Let’s be clear…most of these are UNCONSTITUTIONAL measures, and are based on supposed state statutes which really do not apply to the situation. But the CG groups have cowed the authorities into actions that boost their bottom line.
Let’s be clear on another point. People living in their RVs are not CAMPING! The RVs have all the amenities of the houses in which most Americans live. Fortunately, or unfortunately as the case may be…Many RVs are much more luxurious! They are self-contained and sanitary vessels, and pose no threat real or imagined. When I first motored south from New England to Florida in the mid-70s, one could check-in with the manager at any supermarket, from Albertson’s to Publix et al, and permission to spend the night in the parking lot was almost always extended. We bought the evening groceries there, and what ever supplies we needed for the next day’s trip. Has this concept completely escaped the consideration of today’s super chains? Or KMart and local markets with big parking lots that stand empty at night?
I know that personally, I reward the merchants who welcome me. I avoid being where I am not welcome. That makes perfect sense, and is self-defensive with all the new NO RVS signs popping up all over. Florida has finally had the full effect upon me. This is the last year I will visit Orlando, in particular. It has become anti-RV, almost entirely. This resort area wants and needs business. But it does not welcome RVs any longer. There were two HUGE campgrounds in Orlando back in years a bit. They’re gone. The KOA land is still for sale. The other is now developed into commercial businesses along Interstate 4. If you WANTED to find a local campground in Orlando, you would have a difficult time. I know of a few not too far away, but all of them could never contain the RVers traveling from all over North America to this area! You can insert the LAS VEGAS area into this context. Once welcoming…now disdaining the business generated by those visiting in their own rigs.
Sam, you had the business sense, and the horse-sense to embrace the budding RV phenomenon. If only your family and assigns had the same foresight!
Reading the post “Repairs 101 Sect. 1 “, who would ever have guessed that my stalling problems were actually caused by a fuel filter that was supposed to be the proper replacement part ?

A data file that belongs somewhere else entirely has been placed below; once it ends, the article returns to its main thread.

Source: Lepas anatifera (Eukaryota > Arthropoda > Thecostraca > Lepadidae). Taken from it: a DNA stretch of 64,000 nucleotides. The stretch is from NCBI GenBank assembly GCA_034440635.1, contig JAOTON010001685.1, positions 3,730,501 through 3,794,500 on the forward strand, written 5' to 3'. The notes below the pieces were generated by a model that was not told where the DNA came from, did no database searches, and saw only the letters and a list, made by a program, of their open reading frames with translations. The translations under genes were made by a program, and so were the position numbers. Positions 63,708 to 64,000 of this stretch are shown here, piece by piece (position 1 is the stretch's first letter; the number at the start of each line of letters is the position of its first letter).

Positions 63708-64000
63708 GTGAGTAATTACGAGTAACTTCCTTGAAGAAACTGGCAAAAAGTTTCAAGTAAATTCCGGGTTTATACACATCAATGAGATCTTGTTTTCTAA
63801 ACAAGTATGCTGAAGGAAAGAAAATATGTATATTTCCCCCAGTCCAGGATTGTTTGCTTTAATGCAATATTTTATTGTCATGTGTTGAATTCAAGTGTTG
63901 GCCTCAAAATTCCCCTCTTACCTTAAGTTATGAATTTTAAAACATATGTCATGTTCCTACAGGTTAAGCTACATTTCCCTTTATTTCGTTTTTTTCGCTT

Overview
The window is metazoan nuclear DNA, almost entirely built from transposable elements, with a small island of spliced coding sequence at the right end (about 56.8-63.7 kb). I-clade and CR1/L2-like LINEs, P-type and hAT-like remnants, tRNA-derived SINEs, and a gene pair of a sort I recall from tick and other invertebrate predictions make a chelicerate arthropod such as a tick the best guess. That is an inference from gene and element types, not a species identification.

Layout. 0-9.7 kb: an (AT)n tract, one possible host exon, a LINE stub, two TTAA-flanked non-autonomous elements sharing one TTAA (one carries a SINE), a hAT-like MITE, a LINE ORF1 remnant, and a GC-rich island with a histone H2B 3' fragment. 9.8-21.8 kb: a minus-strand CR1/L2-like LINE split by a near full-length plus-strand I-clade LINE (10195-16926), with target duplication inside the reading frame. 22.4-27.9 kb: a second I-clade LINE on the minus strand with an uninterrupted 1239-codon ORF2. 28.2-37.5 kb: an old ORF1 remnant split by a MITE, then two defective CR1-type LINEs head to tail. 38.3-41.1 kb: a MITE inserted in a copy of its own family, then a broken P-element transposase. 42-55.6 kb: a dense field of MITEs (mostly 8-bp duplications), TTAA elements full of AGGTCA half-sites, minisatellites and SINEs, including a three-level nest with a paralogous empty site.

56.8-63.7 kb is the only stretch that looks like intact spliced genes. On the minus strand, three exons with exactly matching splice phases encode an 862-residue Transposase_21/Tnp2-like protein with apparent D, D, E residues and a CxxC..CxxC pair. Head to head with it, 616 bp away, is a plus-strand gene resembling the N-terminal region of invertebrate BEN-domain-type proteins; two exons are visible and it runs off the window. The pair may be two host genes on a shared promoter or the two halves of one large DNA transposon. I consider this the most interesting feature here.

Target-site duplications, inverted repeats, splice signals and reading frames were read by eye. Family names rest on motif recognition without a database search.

Somewhere along in the history of this vehicle, something was changed. Probably the type and design of the original carburetor, because the tube sticking out from the photo is a return-to-the-gas tank connection. I had it routed to the steel return line attached to the chassis, and it was just as I remembered it had been on my earlier Dodge Ram van. The carburetor on my RV is not one that has a return feature.
Problem solved! I realized that the engine was calling for way more fuel than was entering the carburetor, since a good volume of gas was going BACKWARDS to the gas tank – in situations such as climbing hills; accelerating to join merging traffic; passing vehicles to quickly get back in line and climbing slow but sustained rises (like the Continental Divide!).
The minute I blocked this return line, and provided the engine with all the petrol it needed to function the way it wanted, my difficulties vanished. I’ve never been bothered since.
You get “T” for trying.
I have been utilizing a Kyocera photovoltaic panel, with a Blue Sky (solar boost) regulator, and golf cart batteries wired in series. It has supplied all my needs, except for the heavy loads that I use most days. The coffee maker, the microwave oven and the toaster oven get a workout that is too much for my set-up. That is when I start the Honda 2000E generator. It is small and QUIET, and has an economy fuel setting for when it is not running heavy loads.
I have a 1400 watt inverter, which is fine for supplying power for the television, tools and other low-draw use. I don’t want to add more batteries and a larger inverter. I try to be frugal with the lights, water pump and other 12v DC equipment. My refrigerator is on propane, as a rule. If I am low on gas, or in the process of changing bottles, I can run the fridge through the inverter….for a short time.
The one change I have been working on this week, is to get more charging from my solar panel. I have only one, presently. It is 2 feet by 5 feet. I have made provisions for its twin on the other side of the roof, and I could add a small third panel as well. To get more out of what I have requires TILTING TOWARD THE SUN! I have now hinged the outer legs, and rigged a raising lever through to my kitchen, so that the panel can be moved to any angle up to 60 degrees, or so.
Ideally, I would have the panel on a rotating base, but the return, vis a vis the difficulty of building and securing that application, are not worth the trouble.
So now, when I park, I need to take into account that the panel is no longer flat on the roof when parked in the daylight. I will choose the optimum sun exposure direction, and raise the panel to get the best rays. My batteries will be so happy!